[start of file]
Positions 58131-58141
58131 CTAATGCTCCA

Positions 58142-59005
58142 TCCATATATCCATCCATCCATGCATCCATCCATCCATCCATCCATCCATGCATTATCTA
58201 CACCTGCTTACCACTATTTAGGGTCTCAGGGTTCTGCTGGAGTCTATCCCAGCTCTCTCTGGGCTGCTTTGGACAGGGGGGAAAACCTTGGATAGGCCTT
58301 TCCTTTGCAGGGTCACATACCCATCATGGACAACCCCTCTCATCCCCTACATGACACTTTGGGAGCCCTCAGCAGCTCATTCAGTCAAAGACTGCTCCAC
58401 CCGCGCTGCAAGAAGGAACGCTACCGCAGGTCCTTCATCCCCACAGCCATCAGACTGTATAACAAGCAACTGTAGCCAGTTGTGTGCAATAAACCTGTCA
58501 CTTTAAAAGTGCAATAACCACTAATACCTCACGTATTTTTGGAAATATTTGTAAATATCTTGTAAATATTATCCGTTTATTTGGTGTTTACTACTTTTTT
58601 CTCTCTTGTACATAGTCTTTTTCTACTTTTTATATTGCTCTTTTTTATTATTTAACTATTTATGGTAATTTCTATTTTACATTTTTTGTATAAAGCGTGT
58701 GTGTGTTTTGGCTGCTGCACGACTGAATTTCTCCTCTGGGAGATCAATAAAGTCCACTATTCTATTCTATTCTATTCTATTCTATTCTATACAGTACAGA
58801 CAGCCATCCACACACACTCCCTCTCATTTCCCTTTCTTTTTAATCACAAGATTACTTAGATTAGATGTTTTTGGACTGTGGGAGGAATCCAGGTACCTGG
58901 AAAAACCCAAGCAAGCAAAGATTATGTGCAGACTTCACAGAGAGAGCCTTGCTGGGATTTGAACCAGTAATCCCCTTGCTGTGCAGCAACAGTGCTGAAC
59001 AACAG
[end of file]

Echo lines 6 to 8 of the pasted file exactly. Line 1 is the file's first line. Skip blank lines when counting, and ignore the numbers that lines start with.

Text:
58301 TCCTTTGCAGGGTCACATACCCATCATGGACAACCCCTCTCATCCCCTACATGACACTTTGGGAGCCCTCAGCAGCTCATTCAGTCAAAGACTGCTCCAC
58401 CCGCGCTGCAAGAAGGAACGCTACCGCAGGTCCTTCATCCCCACAGCCATCAGACTGTATAACAAGCAACTGTAGCCAGTTGTGTGCAATAAACCTGTCA
58501 CTTTAAAAGTGCAATAACCACTAATACCTCACGTATTTTTGGAAATATTTGTAAATATCTTGTAAATATTATCCGTTTATTTGGTGTTTACTACTTTTTT